The past year has seen many developments in Australian taxation law, including a number of significant legislative and policy changes that have strengthened Australia’s reputation as a jurisdiction leading the way in global efforts to tackle tax avoidance and respond to the challenges of BEPS.
Australia and the BEPS debate
When I gave a wide-ranging address to the annual tax conference of the Institute of Chartered Accountants Australia a year ago, I was determined to ensure that Australian policymakers, practitioners and corporate leaders became engaged in the global BEPS debate.
Throughout 2012 I led the implementation of two important reforms to tackle tax avoidance and profit shifting (both of which represented the most significant changes to these regimes since their enactment in the 1980s): a strengthening of Australia’s General Anti-Avoidance Rule - Part IVA; and the modernisation of Australia’s transfer pricing regime.
As we advanced the Part IVA and transfer pricing reforms it became evident there would continue to be limitations to the effectiveness of these laws in tackling some of the practices that were being highlighted by the US Permanent Subcommittee on Investigations and UK Public Accounts Committee inquiries.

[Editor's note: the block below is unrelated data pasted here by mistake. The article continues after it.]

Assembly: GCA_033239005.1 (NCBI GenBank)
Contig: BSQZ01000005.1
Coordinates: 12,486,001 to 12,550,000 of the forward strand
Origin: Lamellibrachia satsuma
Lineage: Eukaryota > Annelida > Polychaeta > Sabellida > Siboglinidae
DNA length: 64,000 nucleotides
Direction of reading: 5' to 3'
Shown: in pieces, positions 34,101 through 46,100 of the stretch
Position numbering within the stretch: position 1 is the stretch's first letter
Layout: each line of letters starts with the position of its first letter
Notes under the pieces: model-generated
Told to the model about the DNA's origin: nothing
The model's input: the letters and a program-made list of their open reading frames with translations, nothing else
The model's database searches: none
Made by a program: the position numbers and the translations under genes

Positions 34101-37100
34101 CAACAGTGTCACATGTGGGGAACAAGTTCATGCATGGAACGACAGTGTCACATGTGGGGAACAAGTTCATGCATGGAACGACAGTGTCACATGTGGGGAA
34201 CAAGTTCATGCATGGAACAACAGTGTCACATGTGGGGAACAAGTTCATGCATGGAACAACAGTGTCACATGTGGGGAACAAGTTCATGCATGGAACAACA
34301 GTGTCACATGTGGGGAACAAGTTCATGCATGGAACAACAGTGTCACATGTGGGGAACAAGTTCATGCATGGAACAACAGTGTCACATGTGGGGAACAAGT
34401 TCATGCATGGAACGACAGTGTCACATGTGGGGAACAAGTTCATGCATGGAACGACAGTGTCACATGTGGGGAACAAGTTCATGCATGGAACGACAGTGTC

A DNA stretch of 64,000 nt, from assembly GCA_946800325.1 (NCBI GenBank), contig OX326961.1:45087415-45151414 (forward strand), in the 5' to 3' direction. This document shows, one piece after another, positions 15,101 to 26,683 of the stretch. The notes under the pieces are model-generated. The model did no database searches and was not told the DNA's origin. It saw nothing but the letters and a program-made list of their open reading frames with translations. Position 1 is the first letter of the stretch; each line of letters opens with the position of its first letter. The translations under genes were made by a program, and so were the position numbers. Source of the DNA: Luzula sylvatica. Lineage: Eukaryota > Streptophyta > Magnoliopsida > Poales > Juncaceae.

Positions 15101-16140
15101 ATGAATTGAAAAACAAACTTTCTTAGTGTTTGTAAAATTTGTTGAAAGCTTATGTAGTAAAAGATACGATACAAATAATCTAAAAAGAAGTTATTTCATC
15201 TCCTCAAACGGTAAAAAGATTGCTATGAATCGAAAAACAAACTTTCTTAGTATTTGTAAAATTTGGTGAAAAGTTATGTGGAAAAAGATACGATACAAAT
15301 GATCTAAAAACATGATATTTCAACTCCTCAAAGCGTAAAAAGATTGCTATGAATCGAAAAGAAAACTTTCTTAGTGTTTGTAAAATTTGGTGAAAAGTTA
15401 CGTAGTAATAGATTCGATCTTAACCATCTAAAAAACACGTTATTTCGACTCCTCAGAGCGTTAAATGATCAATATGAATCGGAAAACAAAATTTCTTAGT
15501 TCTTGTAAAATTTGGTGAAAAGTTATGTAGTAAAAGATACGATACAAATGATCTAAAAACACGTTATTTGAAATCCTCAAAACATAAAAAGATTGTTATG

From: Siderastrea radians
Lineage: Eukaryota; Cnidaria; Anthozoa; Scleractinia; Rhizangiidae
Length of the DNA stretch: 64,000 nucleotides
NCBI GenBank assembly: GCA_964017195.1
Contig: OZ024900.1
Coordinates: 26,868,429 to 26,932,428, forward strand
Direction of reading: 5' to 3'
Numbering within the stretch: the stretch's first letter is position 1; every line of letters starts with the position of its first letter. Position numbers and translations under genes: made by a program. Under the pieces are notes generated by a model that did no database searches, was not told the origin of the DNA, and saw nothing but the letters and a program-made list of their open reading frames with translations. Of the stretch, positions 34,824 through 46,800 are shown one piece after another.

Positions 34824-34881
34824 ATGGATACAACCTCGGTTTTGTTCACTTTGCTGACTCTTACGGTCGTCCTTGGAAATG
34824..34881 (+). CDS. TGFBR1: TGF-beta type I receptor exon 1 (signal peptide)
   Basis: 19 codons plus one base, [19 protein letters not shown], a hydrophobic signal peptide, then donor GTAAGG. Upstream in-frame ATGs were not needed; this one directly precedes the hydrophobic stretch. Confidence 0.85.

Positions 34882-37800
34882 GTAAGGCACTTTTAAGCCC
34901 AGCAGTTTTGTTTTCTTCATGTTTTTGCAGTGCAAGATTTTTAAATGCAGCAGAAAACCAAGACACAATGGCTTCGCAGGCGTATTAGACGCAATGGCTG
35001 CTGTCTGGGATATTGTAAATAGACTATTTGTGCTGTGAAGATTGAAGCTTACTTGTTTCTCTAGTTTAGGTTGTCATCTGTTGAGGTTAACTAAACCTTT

This led me to establish a Specialist Reference Group on Ways to Address Tax Minimisation of Multinational Enterprises to advise the Australian government on options to address these practices. Taking unilateral action to protect Australia’s revenue base would be an important part of the response needed, but given the global nature of the BEPS challenge it was clear that multilateral action would be needed.
In the knowledge that Australia was scheduled to host the G20 in 2014, our government began, particularly through the formal advocacy of Deputy Prime Minister and Treasurer Wayne Swan, to build momentum for the issue to be advanced as part of the G20 agenda.
In recent weeks, the incoming Treasurer Joe Hockey has confirmed that the Liberal-National government recognises the importance of advancing the BEPS agenda as a key priority for Australia as host of the G20 next year.
The need for new tax rules for the modern economy
Many of the concepts and rules governing international taxation have passed their use-by date. Designed for the industrial age, these rules have failed to keep pace with changes in global commerce.
In the modern, knowledge-based economy profits are increasingly attributed to the creation and use of intangible assets, like intellectual property (IP), marketing and licensing rights. A growing proportion of these highly-mobile intangible assets are located in low-tax or no-tax jurisdictions.
While many of these strategies have been pioneered by technology companies, over time we have seen the same strategies embraced by companies in more traditional sectors, loading up their profits from tangible commodities into intangibles like brand names and research. All of this makes profits a moving tax target, supported by complex transactions and arrangements that exploit differences in domestic and international tax laws to reduce a company’s global tax liability.
The case for reform
The global BEPS debate has gained considerable momentum and provided policymakers with a unique opportunity to revisit many of our longstanding international tax rules.